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The power of storytelling


Trevor Gay explores the merits of good storytelling as a learning device and offers some thoughts on why it is a useful tool in the world of management.

"Storytelling - the incredible power generated by the simple act of transmitting information by word of mouth."

Sometimes I have been glued to a story told by someone – my concentration has been total. In more reflective moments I think about the process I have been through. How is it that:

  • I remember the story almost word for word, without rehearsing?  
  • I create pictures in my head from a story?
  • I can relate the story to another context and use it to transmit a message?

I am not suggesting everyone learns through stories, or that stories are the best, or only way of learning. Stories are simply one of many methods of teaching and learning - but it is interesting to muse that before the written word was invented, all information was passed on orally. Arguably, the oldest skill in the communications book of tricks is the spoken word. With the words we speak there is no electronic spell check or grammar check. When we are talking we don’t think about left or right justified so maybe we are more ‘on the spot’ with our spoken word. Little wonder many like to think carefully before opening their mouth to speak – little wonder equally, that many regret speaking without thinking first. The power of the spoken word is immense.

Some have the ability to deliver the story in such a compelling way that we never forget it. I cannot recall a page of A4 text from my Physics lessons at school, but I can probably recall (almost word for word) some of the stories I have been told, 20 or 30 years ago.

In the world of organisations, management and leadership I believe we are beginning to appreciate the value of story telling. Tom Peters talks about the underestimated power of storytelling in the organisational world.

Below are some random thoughts about story telling and its relationship to effective management and leadership and how things get done.

1.    Storytelling touches emotions and presses the right buttons for the listener. It is a very effective way of prompting a response and thereby creating discussion. A story can be a vehicle to transmit a potentially sensitive message.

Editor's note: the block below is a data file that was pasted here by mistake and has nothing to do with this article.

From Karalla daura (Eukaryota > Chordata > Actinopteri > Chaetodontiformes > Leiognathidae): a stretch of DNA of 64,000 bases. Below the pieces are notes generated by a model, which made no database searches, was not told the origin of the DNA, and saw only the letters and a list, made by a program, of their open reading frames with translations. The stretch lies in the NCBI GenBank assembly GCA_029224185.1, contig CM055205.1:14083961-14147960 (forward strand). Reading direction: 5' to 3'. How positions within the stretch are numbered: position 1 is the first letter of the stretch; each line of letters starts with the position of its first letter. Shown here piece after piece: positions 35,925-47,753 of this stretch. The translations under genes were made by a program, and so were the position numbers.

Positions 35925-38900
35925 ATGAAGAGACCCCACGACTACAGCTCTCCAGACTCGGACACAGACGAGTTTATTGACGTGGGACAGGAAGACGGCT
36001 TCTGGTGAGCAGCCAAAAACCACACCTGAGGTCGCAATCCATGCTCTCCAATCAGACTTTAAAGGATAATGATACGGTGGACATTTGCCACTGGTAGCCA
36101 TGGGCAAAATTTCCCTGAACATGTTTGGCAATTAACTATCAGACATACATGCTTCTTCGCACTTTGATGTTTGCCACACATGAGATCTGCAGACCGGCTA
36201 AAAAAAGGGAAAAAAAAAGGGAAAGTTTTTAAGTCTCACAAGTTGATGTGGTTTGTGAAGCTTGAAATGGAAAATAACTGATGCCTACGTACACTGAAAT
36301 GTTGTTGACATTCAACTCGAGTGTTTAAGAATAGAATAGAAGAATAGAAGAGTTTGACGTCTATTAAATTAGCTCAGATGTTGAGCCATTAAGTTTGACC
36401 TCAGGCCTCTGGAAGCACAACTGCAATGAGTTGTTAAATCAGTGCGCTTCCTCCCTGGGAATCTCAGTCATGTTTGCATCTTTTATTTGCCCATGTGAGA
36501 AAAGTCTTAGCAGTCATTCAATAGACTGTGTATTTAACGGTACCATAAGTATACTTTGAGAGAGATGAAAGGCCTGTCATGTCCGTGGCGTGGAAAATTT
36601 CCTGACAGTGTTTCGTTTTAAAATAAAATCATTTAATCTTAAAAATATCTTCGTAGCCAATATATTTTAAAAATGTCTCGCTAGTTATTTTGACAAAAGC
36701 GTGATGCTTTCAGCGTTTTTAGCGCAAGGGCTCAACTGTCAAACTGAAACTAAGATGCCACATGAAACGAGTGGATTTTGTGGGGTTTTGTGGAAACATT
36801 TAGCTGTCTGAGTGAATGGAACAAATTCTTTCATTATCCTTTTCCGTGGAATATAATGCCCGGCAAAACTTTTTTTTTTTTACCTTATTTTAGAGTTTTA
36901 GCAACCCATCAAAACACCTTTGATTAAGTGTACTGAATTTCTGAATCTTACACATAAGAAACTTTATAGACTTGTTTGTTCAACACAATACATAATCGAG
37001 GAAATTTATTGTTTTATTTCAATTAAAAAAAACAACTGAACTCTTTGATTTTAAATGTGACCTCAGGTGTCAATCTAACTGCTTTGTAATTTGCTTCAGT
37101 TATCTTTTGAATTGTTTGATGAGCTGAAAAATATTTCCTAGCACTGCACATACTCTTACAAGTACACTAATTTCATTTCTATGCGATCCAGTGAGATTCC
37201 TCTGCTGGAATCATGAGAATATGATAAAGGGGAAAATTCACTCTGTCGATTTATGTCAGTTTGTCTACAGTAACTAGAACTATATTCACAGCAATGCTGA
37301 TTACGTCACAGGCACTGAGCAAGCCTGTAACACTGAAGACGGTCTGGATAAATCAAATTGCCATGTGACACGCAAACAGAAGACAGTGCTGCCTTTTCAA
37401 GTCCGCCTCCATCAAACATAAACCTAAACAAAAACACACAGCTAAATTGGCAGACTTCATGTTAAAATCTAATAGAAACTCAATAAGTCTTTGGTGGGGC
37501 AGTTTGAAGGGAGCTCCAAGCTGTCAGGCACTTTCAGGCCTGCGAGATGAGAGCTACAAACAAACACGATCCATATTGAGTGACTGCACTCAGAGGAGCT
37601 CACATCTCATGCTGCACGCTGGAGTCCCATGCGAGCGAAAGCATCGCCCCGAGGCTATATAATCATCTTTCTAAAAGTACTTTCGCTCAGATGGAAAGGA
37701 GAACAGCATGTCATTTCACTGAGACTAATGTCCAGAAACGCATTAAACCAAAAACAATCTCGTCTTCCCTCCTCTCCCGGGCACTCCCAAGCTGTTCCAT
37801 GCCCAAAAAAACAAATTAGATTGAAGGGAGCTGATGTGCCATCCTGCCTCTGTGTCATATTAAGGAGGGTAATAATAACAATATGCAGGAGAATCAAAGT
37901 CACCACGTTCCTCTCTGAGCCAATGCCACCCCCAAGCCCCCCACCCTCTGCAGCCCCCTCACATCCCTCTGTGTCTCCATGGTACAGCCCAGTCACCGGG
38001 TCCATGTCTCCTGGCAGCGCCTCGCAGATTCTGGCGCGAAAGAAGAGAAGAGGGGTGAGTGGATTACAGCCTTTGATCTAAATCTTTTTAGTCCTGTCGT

2.    Stories told well, create pictures... a picture says a thousand words... hence, stories are an efficient, as well as effective, communication method.

3.    At school some lecturers were 'teachers' and some were 'evangelist teachers'. Though I didn’t appreciate it at the time, the 'teachers' were probably very competent in their subject... the 'evangelists' were the ones who made learning interesting and enjoyable - part of their repertoire was usually the ability to 'make it real' by telling a story.

4.    Things often get done in organisations in what is called 'by the way time'. Those conversations in the coffee-making room when the chief executive bumps into the director of finance and the conversation starts with 'By the way...'  This may not be story telling from a purist perspective but 'by the way time' is ad-hoc, informal and unplanned chat… some of that will be in the nature of storytelling.

5.    How many times do we attend courses and conferences when what we remember of the speaker is the anecdote and the story rather than the technical information they imparted in their half-hour of glory at the podium? In my experience it is more often the story telling and the anecdote that is remembered.

6.    Story telling can dissect very complex situations by providing a context that the listener can relate to. For instance ask someone in the finance team to explain some complicated financial issue in simple terms I usually ask for what I call a 'simplicity tour'. This not only makes the subject interesting, it invariably means relaying the information in a story-type way.

7.    In the healthcare world, patients' and carers' storytelling is one way of getting services to change. There is nothing as powerful as a patient’s story and many believe it is far more effective than formal audit. Patients tend to 'say it as it really is' and patient stories are a relatively untapped lever for change. Patients are people and we need healthcare staff to deal with patients as people not as objects of clinical or diagnostic interest.

8.    The 'rational school' of management will argue that stories are subjective and management is about objectivity. I would say there is a place for both in management settings in the healthcare world because;

  • Healthcare is labour intensive with salaries often accounting for over 70% of total expenditure
  • People have strengths, weaknesses and frailties
  • People are not necessarily always predictable and rational

All of these suggest a rational, logical approach will not always fit – we need some 'subjective atmosphere' occasionally so that, when the need arises, we can act 'on the seat of our pants' and by natural instinct, trusting only the heart. The use of story telling will be important at these times.

In summary I think we should not underestimate the power of storytelling in the world of management. It is one of the most potent weapons in the arsenal of any manager and if used sensibly, wisely and sparingly it can prove a most effective way of:

  • Getting your message across
  • Inspiring others
  • Spreading your message
  • Making work an interesting place to be

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